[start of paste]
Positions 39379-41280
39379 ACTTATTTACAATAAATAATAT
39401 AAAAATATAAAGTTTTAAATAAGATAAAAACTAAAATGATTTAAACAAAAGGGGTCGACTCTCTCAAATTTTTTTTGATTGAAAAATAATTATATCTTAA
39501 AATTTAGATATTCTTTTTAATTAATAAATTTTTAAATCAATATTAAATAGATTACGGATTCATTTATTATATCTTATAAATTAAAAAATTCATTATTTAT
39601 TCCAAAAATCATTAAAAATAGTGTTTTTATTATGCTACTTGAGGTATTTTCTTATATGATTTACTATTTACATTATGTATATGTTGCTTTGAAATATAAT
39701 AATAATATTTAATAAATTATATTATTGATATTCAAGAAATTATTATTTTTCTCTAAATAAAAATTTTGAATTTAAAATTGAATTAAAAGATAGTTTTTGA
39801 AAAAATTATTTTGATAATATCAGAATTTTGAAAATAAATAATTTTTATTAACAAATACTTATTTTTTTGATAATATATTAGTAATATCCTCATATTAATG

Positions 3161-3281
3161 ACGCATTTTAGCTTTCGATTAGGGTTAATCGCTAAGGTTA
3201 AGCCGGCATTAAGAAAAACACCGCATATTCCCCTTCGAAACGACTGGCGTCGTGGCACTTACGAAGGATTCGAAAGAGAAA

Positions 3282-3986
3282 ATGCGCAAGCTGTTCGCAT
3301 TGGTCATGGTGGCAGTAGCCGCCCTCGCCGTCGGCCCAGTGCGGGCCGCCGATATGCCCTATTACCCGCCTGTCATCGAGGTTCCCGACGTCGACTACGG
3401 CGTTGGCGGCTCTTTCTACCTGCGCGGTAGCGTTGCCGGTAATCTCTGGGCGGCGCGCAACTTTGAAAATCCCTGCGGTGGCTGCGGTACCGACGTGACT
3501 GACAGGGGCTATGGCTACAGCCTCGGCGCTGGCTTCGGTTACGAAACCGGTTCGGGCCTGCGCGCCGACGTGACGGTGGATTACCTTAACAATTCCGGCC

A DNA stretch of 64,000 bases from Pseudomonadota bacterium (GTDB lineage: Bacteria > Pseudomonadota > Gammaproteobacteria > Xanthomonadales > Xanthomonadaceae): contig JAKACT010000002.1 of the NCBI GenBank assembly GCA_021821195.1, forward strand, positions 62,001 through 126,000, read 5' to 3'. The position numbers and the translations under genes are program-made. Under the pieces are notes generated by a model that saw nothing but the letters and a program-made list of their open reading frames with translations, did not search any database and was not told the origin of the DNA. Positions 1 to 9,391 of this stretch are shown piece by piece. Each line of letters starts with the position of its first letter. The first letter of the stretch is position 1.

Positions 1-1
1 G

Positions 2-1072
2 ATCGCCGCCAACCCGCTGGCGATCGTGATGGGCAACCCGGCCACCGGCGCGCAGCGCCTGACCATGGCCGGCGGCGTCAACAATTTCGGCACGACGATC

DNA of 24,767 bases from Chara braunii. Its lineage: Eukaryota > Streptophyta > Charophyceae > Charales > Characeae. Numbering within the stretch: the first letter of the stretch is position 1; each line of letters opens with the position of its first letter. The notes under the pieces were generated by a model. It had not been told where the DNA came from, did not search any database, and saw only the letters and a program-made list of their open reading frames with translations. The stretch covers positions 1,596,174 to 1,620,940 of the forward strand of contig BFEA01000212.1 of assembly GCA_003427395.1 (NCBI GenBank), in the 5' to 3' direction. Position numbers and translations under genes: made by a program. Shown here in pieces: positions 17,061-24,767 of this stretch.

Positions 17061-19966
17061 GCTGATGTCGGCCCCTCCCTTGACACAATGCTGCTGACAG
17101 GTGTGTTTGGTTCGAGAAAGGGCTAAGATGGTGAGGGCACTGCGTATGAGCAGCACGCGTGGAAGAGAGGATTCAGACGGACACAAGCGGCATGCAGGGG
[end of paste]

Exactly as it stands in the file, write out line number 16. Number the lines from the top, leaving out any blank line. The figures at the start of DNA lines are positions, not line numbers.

A DNA stretch of 64,000 bases from Pseudomonadota bacterium (GTDB lineage: Bacteria > Pseudomonadota > Gammaproteobacteria > Xanthomonadales > Xanthomonadaceae): contig JAKACT010000002.1 of the NCBI GenBank assembly GCA_021821195.1, forward strand, positions 62,001 through 126,000, read 5' to 3'. The position numbers and the translations under genes are program-made. Under the pieces are notes generated by a model that saw nothing but the letters and a program-made list of their open reading frames with translations, did not search any database and was not told the origin of the DNA. Positions 1 to 9,391 of this stretch are shown piece by piece. Each line of letters starts with the position of its first letter. The first letter of the stretch is position 1.